Pete Seeger’s Testimony Before The House Un-American Activities Committee
Mr. Seeger: I feel that in my whole life I have never done anything of any conspiratorial nature, and I resent very much and very deeply the implication of being called before this committee: that in some way, because my opinions may be different from yours, or yours, Mr. Willis, or yours, Mr. Scherer, that I am any less of an American than anybody else. I love my country very deeply, sir.
An Interview With Pete Seeger From The Sun’s Archives
We know that the big job is to save the world, but where do you start? I’m convinced that if we are unable to work in our home communities, the job is not going to be done. The world is going to be saved by people who fight for their homes, whether they’re fighting for the block where they live in the city or a stretch of mountain or river. But unless they can fight within their own communities, I think they’re kidding themselves.
I jog as far into this uncharted area as I can, toward the mouth of the river. A soldier emerges from some reeds, and then a dozen more. Guns are pointing at me. I have accidentally run into a squad on patrol in full gear.
The Right claims that Occupy Wall Street is secretly dominated by anarchists, but the real inner cabal is composed of smart academics. This movement has learned from all the failed activism of the last forty years. In the 1960s young hippies attempted to overthrow the established order, but their values were completely opposed to those of the working class. Now the young hippies have signs that say, We Are the 99%. (Besides, the working class is no longer scared of long hair.) The Occupiers also refuse to be pushed to the left. They don’t attack capitalism or even the war in Afghanistan. They just say over and over, “Why did they bail out the banks but not us?”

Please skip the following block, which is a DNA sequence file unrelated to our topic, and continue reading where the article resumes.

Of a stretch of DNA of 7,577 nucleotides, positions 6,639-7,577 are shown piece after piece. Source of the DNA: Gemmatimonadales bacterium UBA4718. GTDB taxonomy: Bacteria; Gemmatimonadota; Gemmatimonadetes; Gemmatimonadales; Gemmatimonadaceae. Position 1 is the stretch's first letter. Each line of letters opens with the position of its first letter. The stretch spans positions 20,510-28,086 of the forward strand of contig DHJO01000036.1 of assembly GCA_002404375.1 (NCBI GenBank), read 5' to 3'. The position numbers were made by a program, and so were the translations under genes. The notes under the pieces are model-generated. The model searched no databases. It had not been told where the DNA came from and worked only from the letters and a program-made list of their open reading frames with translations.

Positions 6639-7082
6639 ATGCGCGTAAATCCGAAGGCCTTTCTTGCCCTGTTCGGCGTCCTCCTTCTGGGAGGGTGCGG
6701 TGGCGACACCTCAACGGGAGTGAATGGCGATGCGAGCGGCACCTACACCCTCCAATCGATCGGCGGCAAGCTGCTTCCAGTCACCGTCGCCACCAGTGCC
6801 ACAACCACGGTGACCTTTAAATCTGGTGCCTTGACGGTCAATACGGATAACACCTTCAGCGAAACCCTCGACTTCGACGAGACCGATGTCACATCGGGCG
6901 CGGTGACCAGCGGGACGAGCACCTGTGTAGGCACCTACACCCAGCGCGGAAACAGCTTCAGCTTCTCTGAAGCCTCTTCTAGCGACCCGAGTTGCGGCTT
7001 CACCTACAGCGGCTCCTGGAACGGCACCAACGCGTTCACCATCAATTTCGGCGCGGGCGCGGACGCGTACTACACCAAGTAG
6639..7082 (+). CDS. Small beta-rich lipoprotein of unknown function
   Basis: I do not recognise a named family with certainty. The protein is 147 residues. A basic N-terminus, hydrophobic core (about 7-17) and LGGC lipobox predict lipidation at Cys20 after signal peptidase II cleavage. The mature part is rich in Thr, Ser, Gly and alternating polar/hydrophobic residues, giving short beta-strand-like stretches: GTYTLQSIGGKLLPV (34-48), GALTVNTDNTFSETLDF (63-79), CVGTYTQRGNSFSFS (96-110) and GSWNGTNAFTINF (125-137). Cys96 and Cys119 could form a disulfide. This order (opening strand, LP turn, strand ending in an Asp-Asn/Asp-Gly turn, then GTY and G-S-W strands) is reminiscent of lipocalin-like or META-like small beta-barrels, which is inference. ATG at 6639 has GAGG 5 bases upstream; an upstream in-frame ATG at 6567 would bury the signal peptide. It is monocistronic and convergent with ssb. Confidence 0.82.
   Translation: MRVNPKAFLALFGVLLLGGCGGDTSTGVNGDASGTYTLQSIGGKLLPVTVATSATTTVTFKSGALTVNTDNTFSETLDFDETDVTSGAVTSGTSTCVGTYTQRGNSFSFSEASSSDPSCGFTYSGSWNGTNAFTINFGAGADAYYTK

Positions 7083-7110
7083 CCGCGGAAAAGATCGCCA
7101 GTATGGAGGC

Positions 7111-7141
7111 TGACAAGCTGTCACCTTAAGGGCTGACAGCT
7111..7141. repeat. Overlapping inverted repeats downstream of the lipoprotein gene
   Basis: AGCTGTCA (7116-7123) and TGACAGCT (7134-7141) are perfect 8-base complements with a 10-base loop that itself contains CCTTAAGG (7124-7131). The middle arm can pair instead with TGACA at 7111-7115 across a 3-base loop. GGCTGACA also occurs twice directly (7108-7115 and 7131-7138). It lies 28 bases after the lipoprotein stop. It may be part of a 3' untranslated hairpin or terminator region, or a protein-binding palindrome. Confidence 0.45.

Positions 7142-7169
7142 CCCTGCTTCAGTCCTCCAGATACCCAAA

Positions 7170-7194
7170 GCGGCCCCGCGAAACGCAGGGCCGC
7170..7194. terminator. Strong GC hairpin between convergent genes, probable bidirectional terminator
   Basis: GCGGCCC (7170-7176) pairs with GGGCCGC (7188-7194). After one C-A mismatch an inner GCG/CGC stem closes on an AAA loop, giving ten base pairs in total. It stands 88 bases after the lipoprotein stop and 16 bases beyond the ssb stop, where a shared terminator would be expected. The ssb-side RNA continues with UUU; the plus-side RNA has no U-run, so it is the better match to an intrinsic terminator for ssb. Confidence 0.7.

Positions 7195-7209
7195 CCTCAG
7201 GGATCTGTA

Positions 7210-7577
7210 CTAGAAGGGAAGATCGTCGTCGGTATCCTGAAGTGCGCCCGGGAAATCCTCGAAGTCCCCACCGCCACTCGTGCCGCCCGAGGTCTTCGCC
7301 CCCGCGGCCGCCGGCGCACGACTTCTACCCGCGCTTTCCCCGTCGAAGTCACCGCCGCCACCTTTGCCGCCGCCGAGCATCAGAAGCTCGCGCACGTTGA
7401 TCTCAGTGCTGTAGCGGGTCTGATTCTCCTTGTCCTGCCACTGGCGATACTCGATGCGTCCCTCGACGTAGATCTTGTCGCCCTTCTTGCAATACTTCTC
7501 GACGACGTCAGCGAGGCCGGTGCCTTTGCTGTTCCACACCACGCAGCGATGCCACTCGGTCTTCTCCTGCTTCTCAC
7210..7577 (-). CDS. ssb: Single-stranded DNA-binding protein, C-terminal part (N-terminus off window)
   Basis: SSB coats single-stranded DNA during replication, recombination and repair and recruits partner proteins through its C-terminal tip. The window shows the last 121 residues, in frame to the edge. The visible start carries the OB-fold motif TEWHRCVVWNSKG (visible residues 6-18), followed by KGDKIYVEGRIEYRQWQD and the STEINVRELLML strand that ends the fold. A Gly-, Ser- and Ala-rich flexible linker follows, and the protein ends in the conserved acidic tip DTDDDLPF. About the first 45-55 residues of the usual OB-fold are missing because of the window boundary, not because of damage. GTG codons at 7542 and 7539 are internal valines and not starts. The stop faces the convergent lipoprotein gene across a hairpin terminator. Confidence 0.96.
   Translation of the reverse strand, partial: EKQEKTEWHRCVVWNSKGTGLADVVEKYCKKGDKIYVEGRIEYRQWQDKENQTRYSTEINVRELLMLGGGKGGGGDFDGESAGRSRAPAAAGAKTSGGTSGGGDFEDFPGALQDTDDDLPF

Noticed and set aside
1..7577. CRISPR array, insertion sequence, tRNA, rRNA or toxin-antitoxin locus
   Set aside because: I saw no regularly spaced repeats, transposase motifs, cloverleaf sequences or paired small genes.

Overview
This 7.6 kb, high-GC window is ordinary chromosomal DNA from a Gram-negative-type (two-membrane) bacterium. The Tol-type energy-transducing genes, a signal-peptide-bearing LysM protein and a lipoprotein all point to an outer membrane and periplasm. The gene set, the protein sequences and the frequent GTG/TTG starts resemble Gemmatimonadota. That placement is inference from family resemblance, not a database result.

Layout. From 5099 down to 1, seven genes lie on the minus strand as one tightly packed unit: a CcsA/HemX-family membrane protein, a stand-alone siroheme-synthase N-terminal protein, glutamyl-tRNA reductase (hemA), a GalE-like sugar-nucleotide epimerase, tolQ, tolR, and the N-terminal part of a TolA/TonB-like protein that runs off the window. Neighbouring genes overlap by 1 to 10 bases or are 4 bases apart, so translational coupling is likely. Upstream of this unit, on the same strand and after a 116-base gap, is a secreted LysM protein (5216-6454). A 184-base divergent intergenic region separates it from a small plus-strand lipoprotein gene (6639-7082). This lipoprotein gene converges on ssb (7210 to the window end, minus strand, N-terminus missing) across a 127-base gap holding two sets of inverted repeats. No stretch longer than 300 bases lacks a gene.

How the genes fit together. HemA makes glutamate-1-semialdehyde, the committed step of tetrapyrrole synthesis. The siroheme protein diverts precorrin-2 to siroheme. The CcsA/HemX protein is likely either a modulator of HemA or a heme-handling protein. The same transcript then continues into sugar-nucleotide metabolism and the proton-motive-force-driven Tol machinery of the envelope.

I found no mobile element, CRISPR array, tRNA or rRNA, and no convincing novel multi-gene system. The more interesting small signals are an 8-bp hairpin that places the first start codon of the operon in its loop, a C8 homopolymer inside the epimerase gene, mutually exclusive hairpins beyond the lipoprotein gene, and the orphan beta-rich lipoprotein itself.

Parker J. Palmer On What We Could Learn About Politics, Faith, And Each Other
There are people on the far Right and far Left who can’t join in a creative dialogue about our differences — say, the most radical 15 or 20 percent on either end. But that leaves 60 or 70 percent in the middle who could have that conversation, given the right conditions. And in a democracy, that’s more than enough to do business.
Robert D. Bullard On The Politics Of Where We Put Our Trash
We need a system to determine when a community has already shouldered its fair share. Right now, if someone wants to build a hazardous-waste facility, the EPA or state will assess the risk to nearby residents from that new facility only; the risks posed by the three or four or five polluters already in the area aren’t added to the equation. So there is nothing that might trigger the EPA or state to say that this community is overburdened by pollution.
Then Creole stepped forward to remind them that what they were playing was the blues. He hit something in all of them, he hit something in me, myself, and the music tightened and deepened, apprehension began to beat the air. Creole began to tell us what the blues were all about.
Tim Wise On The Myth Of A Postracial America
Some think that racism ended with the Civil Rights Act of 1964, the Voting Rights Act of 1965, and the Fair Housing Act of 1968. Those were important steps, because they made it illegal to engage in discrimination. But just because you’ve made something illegal doesn’t mean it no longer happens. No enforcement mechanisms existed for the Fair Housing Act until 1988, and evidence suggests there are still millions of cases of race-based housing discrimination every year.